DNA Damage as Target for Therapeutic Intervention
Prof. Thomas Efferth E-Mail
Director, Institute of Pharmaceutical and Biomedical Sciences, Johannes-Gutenberg University of Mainz, Mainz, Germany
DNA damage is an ever-present challenge to all forms of life on earth and DNA repair is of fundamental importance to maintain the integrity of the genetic material. From endogenous and exogenous DNA damaging agents. Thus, it comes as no surprise that all organisms from pro- to eukaryotes have developed very efficient repair mechanisms during evolution of life of life on earth (e.g., direct lesion reversal, single-strand repair, double-strand repair, translesion synthesis). Nevertheless, DNA damage occur as rare event in the body and contributes to malignancies as initial step in tumorigenesis. DNA-damaging chemotherapeutics and radiotherapy belong to the standard armamentarium of cancer therapy. In the context of a tumor cells, the DNA repair machinery does not contribute to the health maintenance of the body but, by contrast, to resistance to DNA-damaging drugs and eventually to failure of chemotherapy and the death of cancer patients. While numerous compounds have been described in the past to inhibit DNA repair in tumor cells in an attempt to re-sensitize tumor cells to chemo- and radiotherapy. In the recent years, there has been a paradigm change from cytotoxic to targeted treatment to improve the efficacy and specificity of tumor therapy. In this context, DNA recognition and repair proteins gained much attention as exquisite targets for cancer therapy.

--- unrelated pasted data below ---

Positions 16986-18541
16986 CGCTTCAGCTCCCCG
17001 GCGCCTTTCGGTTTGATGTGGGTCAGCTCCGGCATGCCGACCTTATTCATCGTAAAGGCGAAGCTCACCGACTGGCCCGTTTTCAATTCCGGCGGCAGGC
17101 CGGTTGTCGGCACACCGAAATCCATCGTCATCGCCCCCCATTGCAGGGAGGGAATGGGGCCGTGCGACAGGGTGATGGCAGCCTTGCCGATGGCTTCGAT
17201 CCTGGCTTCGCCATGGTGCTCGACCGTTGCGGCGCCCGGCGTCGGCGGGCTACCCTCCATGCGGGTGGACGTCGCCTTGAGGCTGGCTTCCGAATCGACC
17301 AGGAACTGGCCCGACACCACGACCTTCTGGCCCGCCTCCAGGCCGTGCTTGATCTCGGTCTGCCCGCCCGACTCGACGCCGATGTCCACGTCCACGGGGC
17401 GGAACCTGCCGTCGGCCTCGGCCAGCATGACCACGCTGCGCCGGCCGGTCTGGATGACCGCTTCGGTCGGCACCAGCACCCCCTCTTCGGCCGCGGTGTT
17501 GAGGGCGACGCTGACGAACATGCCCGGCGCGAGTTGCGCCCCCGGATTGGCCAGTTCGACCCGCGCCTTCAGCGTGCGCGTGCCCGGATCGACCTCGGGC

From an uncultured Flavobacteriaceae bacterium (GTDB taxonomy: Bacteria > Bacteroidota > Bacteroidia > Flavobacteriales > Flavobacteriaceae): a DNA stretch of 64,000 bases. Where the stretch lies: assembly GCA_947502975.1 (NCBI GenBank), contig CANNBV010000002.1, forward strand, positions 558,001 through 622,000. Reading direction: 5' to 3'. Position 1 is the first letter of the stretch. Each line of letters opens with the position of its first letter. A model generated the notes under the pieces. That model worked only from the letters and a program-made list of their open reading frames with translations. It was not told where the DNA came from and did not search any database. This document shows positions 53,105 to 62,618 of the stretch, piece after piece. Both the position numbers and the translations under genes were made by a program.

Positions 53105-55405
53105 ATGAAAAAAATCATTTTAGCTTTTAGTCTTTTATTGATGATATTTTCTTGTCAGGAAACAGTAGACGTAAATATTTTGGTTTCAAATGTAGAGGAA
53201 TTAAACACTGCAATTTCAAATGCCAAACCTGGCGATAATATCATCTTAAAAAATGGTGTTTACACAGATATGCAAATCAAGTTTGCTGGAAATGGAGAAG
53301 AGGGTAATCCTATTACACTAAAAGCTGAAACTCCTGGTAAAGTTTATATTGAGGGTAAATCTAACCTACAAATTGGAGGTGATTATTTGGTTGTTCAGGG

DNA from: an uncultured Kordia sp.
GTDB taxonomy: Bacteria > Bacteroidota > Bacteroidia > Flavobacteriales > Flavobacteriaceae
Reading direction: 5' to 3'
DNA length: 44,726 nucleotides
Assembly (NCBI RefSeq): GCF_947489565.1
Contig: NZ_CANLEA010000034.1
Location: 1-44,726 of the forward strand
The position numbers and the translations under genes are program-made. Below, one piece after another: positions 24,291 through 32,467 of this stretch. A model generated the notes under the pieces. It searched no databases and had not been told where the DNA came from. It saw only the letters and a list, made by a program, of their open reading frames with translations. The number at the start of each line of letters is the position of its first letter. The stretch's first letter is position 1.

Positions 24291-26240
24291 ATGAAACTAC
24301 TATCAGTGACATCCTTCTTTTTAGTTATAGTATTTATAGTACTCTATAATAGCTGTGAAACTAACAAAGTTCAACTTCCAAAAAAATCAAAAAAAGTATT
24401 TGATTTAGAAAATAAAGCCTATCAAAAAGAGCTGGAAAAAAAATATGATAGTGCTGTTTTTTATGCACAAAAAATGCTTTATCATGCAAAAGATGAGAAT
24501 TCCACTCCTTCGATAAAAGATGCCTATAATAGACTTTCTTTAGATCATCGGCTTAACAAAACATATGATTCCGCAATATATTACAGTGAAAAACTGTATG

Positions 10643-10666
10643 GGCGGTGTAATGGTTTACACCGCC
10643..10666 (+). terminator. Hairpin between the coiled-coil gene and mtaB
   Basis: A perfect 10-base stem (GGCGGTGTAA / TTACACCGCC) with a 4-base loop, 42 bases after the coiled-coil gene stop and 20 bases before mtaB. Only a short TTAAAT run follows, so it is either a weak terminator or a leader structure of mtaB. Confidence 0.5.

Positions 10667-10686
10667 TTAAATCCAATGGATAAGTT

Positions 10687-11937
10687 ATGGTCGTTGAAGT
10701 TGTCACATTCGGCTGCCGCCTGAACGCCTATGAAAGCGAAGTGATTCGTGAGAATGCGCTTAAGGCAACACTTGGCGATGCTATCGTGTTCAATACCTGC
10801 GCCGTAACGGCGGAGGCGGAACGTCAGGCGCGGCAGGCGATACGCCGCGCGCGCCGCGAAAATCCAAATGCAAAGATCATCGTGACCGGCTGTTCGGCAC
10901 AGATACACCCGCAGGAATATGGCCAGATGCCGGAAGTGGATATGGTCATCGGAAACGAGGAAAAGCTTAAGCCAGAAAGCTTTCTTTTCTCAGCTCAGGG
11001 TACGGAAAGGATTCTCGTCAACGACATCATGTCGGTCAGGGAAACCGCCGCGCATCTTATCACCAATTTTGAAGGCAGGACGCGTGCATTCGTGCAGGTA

With the current special issue, we provide a forum to open an interdisciplinary discussion for scientists and clinicians from diverse disciplines to present innovative and thriving concepts how current cancer treatment could benefit from targeting DNA damage and repair. We welcome manuscript from diverse fields such as pharmacology (of synthetic and natural compounds), medicinal chemistry, cell and molecular biology, systems and network pharmacology, and all related disciplines in medicine dealing with DNA damage as target for therapeutic intervention.
The aim is to provide a comprehensive overview of the current understanding and span a bow from basic to translational and clinical aspects. This special issue should enable the reader to gain the fundamental knowledge of current cutting-edge research.
Keywords: Cell biology; DNA repair mechanisms; targeted chemo- and radiotherapy; medicinal chemistry; molecular biology; pharmacology; radiotherapy; oncology